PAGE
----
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Near Eastern Studies 24, Section 1
Animals in Ancient Egypt (1 unit, LG)
Professor Carol Redmount
Friday 1:00-2:00, 271 Barrows Hall, Class number: 17882

The ancient Egyptians had a rich and multifaceted relationship with the natural world around them, especially with animals. Animals, domestic and wild, played symbolic roles in the Egyptian universe as representatives and manifestations of various deities, and practical roles in the lives of ancient Egyptians where they functioned as pets, food, and offerings to the gods. In this one-hour seminar we will look at some of the many different ways the ancient Egyptians related to the animals populating their universe. Seminar open to freshman students. No background in field required.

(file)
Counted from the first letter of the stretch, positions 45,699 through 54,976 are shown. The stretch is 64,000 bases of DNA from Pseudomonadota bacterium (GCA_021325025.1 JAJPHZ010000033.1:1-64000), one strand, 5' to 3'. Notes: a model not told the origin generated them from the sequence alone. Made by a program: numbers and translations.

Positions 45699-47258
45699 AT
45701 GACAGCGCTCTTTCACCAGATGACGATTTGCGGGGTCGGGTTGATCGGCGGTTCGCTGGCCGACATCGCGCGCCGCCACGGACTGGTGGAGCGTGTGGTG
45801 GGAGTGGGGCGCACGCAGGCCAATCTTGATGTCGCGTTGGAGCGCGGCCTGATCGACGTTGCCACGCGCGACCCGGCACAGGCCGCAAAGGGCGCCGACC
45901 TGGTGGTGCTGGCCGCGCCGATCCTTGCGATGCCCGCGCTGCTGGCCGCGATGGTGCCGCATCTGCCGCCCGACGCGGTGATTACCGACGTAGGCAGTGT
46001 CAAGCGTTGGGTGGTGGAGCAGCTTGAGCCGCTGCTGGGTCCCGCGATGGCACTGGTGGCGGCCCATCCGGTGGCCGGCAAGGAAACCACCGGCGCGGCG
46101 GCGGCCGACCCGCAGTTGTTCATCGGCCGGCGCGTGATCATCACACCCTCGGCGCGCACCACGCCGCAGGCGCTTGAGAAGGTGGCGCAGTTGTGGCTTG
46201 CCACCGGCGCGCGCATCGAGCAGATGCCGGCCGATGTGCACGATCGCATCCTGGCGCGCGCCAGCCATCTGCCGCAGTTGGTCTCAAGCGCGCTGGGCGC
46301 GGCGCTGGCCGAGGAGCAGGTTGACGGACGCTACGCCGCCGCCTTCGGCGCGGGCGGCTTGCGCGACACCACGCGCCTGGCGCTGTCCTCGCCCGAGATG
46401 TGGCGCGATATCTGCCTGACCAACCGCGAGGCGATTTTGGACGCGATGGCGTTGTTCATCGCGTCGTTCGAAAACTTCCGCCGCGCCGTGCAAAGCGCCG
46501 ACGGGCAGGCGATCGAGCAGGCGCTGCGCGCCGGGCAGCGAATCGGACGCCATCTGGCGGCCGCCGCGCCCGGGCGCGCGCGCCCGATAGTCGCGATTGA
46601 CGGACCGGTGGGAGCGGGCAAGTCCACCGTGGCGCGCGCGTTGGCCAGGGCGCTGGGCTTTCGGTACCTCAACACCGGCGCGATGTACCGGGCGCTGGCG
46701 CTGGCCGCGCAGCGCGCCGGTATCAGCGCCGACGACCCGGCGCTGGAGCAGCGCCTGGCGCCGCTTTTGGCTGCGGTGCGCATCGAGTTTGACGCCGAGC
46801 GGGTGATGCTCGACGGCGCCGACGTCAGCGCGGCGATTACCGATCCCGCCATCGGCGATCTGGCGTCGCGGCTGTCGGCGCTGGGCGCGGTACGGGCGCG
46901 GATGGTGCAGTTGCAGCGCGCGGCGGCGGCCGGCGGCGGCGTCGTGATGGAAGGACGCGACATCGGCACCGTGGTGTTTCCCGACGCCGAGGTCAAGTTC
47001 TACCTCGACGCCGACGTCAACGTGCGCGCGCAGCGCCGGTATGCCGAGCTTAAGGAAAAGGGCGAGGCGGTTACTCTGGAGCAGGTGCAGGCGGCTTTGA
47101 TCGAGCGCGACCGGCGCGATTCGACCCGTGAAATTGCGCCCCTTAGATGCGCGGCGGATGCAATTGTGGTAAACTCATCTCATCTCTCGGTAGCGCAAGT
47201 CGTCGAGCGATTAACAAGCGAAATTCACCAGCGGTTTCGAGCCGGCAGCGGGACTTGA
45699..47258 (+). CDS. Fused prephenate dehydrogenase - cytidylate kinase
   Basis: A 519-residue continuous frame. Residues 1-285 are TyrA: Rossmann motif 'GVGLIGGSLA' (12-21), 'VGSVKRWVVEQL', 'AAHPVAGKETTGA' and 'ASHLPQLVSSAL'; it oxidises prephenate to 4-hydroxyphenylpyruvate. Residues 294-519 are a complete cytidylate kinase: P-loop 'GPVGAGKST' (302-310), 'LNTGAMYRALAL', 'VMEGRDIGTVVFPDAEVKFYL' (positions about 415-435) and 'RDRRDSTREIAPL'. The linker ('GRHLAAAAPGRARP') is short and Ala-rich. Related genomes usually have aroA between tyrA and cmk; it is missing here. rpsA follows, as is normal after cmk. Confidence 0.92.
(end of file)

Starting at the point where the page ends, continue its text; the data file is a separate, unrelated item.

Carol Redmount is an archaeologist who has been excavating in the Middle East, and especially Egypt, for over thirty years. Her fieldwork research has taken place in Egypt, Jordan, Israel, Cyprus, Tunisia and the United States. Over the years she has adopted cats from Israel and Jordan and sponsored a dog and a cat from Egypt for adoption. She has always been fascinated by the ancient Egyptians' complex relationships with the many animals in their world and looks forward to exploring these further in this seminar. She lives in Berkeley with four rescue animals—one small dog and three cats—as well as two parrots.

Faculty web site: http://nes.berkeley.edu/Web_Redmount/Redmount.html

Freshman and Sophomore Seminars are co-sponsored by the Undergraduate Division
of the College of Letters & Science and the Vice Provost for Undergraduate Education.
For further information about the program,
contact Alix Schwartz (alix@berkeley.edu / 642-8378).

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